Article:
The march was peaceful and respectful. Some students thanked us for keeping them safe during the march. The most anyone did in a negative way was to shake a sign near the officers.

The students cleared the intersection after occupying it for approximately eleven minutes. We then followed the students back to Wesleyan property to ensure their safety. Several minutes later about half of the students started marching back toward Main Street and Washington Street. The students were advised that they could not occupy the intersection again. The students were allowed to march on the sidewalk and to use the crosswalk. We assisted them in the crosswalk. The students were cooperative. There were no injuries reported during the incident and no one was arrested.

[Update 12/9/14, 1 pm] Rebel Empire Productions posted this powerful video of the Middletown Black Lives Matter march:

This post will be updated as more information, stories, and pictures come in. If you have any stories or photos you’d like to share, please email them to

Additional Reading:

[Middletown Press]Hundreds of Wesleyan Students March, Act out Die-in in Middletown
[Middletown Press] PHOTOS: Wesleyan Students Protest Police Brutality
Middletown Police Department] Press Release of “Die-in”

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12 thoughts on “Black Lives Matter // Shut Middletown Down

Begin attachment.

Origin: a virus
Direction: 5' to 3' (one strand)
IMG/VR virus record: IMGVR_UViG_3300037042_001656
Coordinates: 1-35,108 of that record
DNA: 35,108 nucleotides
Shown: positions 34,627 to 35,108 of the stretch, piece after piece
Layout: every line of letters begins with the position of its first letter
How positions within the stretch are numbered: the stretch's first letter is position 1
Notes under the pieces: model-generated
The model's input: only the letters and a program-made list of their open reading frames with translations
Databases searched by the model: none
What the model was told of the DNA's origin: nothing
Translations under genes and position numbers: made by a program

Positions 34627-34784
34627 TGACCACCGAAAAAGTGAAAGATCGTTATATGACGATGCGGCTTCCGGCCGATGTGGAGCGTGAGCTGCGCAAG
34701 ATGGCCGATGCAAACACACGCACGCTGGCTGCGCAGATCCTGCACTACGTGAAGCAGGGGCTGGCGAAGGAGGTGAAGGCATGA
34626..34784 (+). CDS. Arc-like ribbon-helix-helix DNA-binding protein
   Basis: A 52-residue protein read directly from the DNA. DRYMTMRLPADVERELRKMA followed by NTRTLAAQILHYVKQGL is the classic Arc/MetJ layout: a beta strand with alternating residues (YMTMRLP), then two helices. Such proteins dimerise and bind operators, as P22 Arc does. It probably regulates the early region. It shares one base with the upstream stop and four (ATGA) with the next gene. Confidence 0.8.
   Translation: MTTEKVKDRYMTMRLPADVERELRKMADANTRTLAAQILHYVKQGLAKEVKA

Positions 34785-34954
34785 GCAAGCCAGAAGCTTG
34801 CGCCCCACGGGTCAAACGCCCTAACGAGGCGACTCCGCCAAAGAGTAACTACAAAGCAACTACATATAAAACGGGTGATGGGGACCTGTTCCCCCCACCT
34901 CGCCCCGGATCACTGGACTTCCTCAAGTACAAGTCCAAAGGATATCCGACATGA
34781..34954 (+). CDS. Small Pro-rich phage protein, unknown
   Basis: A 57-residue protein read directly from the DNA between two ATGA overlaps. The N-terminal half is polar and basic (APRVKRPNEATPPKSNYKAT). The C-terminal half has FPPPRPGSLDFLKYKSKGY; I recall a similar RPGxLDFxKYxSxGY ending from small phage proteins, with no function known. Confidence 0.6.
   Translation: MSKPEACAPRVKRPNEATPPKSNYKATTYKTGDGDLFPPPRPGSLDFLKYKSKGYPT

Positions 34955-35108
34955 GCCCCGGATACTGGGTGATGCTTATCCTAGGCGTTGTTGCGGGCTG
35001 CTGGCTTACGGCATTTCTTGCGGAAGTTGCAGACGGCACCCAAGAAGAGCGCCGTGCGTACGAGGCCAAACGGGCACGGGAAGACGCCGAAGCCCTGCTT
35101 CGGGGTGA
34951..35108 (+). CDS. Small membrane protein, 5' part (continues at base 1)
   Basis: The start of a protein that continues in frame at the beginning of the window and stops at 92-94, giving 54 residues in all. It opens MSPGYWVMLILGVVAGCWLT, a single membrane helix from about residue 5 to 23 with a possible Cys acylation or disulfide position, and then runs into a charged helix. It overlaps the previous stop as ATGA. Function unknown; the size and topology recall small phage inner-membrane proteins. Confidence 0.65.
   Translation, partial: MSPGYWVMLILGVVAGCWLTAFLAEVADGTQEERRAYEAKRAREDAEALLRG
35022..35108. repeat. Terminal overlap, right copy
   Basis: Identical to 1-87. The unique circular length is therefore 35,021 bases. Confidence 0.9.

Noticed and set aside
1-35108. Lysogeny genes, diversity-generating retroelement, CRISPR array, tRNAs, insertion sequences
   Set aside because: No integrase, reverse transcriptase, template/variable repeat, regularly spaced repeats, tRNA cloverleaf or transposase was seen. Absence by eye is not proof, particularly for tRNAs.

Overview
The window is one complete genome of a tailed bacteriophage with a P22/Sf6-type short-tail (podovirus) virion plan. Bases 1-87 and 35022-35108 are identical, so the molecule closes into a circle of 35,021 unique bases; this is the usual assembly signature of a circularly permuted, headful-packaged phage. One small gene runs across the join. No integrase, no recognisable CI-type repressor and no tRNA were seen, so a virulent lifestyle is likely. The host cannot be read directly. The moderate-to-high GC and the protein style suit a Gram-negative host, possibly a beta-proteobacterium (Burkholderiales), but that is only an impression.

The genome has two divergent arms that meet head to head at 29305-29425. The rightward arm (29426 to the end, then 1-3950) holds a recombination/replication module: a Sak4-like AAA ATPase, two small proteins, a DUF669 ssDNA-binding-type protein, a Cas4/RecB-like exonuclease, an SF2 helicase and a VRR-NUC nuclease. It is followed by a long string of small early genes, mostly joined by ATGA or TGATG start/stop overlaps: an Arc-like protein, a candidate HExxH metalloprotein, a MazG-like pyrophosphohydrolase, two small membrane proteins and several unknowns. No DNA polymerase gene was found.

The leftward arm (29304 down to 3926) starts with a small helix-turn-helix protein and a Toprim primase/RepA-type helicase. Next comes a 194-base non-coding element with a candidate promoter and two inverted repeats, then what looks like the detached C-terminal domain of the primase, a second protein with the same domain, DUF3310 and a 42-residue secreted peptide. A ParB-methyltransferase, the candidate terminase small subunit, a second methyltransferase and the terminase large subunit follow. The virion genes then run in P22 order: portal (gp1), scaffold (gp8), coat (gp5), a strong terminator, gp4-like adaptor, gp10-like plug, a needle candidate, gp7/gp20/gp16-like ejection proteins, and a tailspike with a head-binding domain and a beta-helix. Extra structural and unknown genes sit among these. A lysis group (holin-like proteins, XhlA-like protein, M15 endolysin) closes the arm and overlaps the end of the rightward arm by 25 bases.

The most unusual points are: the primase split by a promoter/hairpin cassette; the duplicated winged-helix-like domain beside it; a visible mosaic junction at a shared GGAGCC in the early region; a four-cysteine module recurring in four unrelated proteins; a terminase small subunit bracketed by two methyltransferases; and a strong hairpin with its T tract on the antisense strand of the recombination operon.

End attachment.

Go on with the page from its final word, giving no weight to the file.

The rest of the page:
1. Anon

    Wouldn’t the time and efforts have been better spent writing their elected officials asking them to change laws so that bad cops could be brought to justice? This was silly at best, and annoying to people who otherwise might have been allies at worst.

    1. Proud Protestor

      I don’t think the cathartic process of peaceful protest is silly–its a strong, effective message to politicians and communities at large about how people feel and its more effective than letter writing in the ways that it demands an immediate response from people in power. I don’t know about you but most of my letters to my reps go unanswered (and at least from my perspective-unnoticed). This and other acts of protest certainly do not. That being said, I would hope that true allies wouldn’t drop an issue because they disagree with this particular expression of our constitutional rights but if they do they were likely not real allies anyway, right?

      1. Anon

        I have to disagree. If you want to enact change, you need to be taken seriously by elected officials. A thousand people writing one, clearly stated letter each at least is a voice. A thousand people blocking traffic is written off as silliness.

        Your letters may go unanswered, but they are read by a staffer whose job it is to keep an eye on what constituents are saying, and they are tallied.

        Cathartic moments are not instrumental, and in this case, it may even have hurt the cause. Political activation is about subsidizing the costs of getting involved. All you did was make people’s lives harder. Some woman who took time off from work to bring her kid to the dentist most likely did not come to support your cause when you made her late.

        Just ponder, that’s all I ask.

        1. E